Addressing Anxiety, Depression and Suicide Among HBCU Students

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by Michelle J. Nealy

In the wake the massacre at Virginia Tech and the recent shooting at Delaware State University, student mental health is becoming increasingly important to colleges and universities nationwide.

If the walls of Cicely Evans’ office could talk, they would tell of the mental health ailments facing Black college students, including domestic violence, depression, anxiety, stress, unresolved issues of homosexuality and thoughts of suicide.

“The hardest part is getting students through the door,” said Evans, a licensed professional counselor at Southern University at Baton Rouge. “Many are afraid of the stigma attached to mental health treatment. Students do not want to be labeled as crazy or weak.”

According to the Centers for Disease Control and Prevention, the suicide rate for Black Americans of all ages was 5.25 per 100,000, nearly half of the overall U.S rate of 10.75 per 100,000 between 2000 and 2004. Black males from ages 20 to 24 had the highest rates of suicide in the Black population, averaging 18.18 per 100,000.

Counselors, therapists, researchers and educators from across the country converged in Baltimore for Morgan State University’s Fourth Annual Counseling Center Conference. The three-day event which began Nov. 1 sought to address how to better serve the mental health needs of students attending historically Black colleges and universities.

While many Blacks remain skeptical of psychological treatment, opting for a more spiritual approach to mental wellness, studies show that they are more likely to experience a mental disorder than Whites and less likely to seek treatment.

“The rates of depression and anxiety among African-Americans are similar to those in the general population. Black and Hispanic women are actually more likely to experience severe psychological distress than White women,” said Dr. Annelle Primm, director of minority and national affairs at the American Psychiatric Association and associate professor of psychiatry at the Johns Hopkins School of Medicine.

Indeed, it is counterintuitive to believe that Black students who are statistically more likely than their White counterparts to experience poverty, violence, incarceration, abandonment and death are not suffering from mental illnesses.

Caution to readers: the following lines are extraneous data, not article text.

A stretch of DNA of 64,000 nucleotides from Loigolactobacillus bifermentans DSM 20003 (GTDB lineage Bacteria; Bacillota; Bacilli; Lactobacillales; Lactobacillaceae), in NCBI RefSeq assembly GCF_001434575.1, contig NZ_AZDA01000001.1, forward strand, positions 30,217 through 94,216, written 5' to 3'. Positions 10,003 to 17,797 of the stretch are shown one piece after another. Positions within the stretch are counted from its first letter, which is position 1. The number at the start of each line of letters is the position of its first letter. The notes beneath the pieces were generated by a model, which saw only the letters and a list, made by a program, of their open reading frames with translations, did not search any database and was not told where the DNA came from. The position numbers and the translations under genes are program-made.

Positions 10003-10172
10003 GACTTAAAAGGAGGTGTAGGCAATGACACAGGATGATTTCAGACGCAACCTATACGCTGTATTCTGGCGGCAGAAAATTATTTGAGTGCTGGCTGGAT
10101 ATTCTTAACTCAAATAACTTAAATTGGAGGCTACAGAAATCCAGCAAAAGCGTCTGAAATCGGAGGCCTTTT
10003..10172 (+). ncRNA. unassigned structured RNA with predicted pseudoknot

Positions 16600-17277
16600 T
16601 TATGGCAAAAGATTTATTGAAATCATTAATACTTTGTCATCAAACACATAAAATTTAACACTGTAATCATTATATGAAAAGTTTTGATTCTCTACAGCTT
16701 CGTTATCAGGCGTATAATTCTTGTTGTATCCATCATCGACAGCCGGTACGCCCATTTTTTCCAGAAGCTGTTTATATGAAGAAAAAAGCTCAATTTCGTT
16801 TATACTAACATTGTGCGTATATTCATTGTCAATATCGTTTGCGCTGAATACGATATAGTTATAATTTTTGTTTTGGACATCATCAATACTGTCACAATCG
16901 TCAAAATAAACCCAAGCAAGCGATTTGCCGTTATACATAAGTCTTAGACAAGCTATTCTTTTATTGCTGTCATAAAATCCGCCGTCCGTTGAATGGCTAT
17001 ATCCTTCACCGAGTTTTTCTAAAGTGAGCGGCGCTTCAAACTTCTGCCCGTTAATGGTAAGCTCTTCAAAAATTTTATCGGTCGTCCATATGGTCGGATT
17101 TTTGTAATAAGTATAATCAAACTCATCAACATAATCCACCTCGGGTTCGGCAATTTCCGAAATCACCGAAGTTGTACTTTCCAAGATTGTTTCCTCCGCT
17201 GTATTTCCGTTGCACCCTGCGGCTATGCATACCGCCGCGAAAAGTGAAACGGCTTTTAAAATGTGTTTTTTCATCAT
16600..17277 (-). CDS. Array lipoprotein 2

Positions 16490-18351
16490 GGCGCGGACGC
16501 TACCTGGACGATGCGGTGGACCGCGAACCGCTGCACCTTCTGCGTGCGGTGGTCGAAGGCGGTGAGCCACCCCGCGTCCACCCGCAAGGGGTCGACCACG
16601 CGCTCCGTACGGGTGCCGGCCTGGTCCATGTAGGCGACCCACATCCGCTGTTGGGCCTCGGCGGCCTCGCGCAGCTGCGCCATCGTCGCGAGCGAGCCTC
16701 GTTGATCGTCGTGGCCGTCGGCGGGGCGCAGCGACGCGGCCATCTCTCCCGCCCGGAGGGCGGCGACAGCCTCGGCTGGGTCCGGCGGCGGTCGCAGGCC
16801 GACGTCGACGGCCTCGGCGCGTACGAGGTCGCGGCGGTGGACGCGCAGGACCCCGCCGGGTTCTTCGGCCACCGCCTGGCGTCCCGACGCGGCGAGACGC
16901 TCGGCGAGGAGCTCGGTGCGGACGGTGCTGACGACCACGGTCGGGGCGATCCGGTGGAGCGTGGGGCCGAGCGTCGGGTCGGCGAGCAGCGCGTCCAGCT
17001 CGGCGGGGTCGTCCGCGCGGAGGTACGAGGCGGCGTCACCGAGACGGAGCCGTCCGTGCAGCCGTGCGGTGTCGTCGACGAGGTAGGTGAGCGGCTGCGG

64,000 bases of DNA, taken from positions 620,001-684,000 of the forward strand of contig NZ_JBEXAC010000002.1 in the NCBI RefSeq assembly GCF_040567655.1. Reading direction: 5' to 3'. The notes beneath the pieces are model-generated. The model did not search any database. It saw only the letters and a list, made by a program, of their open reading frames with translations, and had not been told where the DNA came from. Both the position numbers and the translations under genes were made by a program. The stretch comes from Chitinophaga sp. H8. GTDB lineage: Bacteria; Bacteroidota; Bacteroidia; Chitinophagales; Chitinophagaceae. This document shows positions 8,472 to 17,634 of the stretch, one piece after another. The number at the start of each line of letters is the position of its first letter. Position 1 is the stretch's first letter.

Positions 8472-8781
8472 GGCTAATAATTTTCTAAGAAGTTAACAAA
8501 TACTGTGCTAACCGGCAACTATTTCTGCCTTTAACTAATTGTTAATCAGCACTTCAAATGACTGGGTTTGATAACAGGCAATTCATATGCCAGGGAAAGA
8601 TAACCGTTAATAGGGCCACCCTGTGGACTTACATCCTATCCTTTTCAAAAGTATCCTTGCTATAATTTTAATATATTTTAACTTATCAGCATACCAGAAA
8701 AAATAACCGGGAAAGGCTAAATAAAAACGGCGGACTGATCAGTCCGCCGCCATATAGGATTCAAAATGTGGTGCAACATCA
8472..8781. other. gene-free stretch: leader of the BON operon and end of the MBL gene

“Students at HBCUs may be at more risk for suicides and other mental illnesses, because we are not talking about them. Black campuses haven’t experienced a large-scale catastrophe like the one at Virginia Tech, but these issues are still prevalent,” said Tracy Reed, a registered licensed professional counselor intern.

Cultural biases and low socioeconomic status are the biggest impediments facing minorities with mental health issues.

Nearly 20 percent of Black Americans are uninsured and living below the poverty level, putting them at a disadvantage in accessing both medical and mental health care.

“According to the Surgeon’s General report, African-Americans are more likely to use primary care or emergency services than mental health specialists,” said Primm. Even those who seek professional help, “have high drop out rates and attend fewer sessions. The lack of cultural awareness, among physicians, leads to high rates of misdiagnosis, more side effects, and less adherence to treatment.”

To eliminate the stigma associated with mental health treatment, professionals recommend that Black colleges and universities collaborate across systems and departments to raise awareness.

“Counseling departments can’t take it on all by themselves. Issues like suicide, domestic violence and rape come up on different levels. Campus police, counselors, resident assistants and the dean of students all need to be on the same page and send the same messages,” said Dr. Angela Lee, a counselor at North Carolina Central University.

Recognizing that students may never visit the counseling office, Lee and her colleagues work with fraternities and other organizations as well as visit dormitories to permeate the campus with counseling information.

One program offers promise. A group of undergraduate students from the University of Virginia are promoting mental wellness through a peer-counseling organization called Project RISE, Resolving Issues through Support and Education. Geared toward Black students, peer counselors aim to create a positive atmosphere in which students can receive help, information and have someone to talk to about their problems.

“There were no peer-counseling groups in our school’s 100-plus year history, and many Black students on Uva.’s campus have had at least one experience with racial discrimination. African-American students were not using the psychological services on campus. We decided to give them another option,” said Gabrielle Hawkins, a fourth-year psychology major at the University of Virginia.

–Michelle J. Nealy

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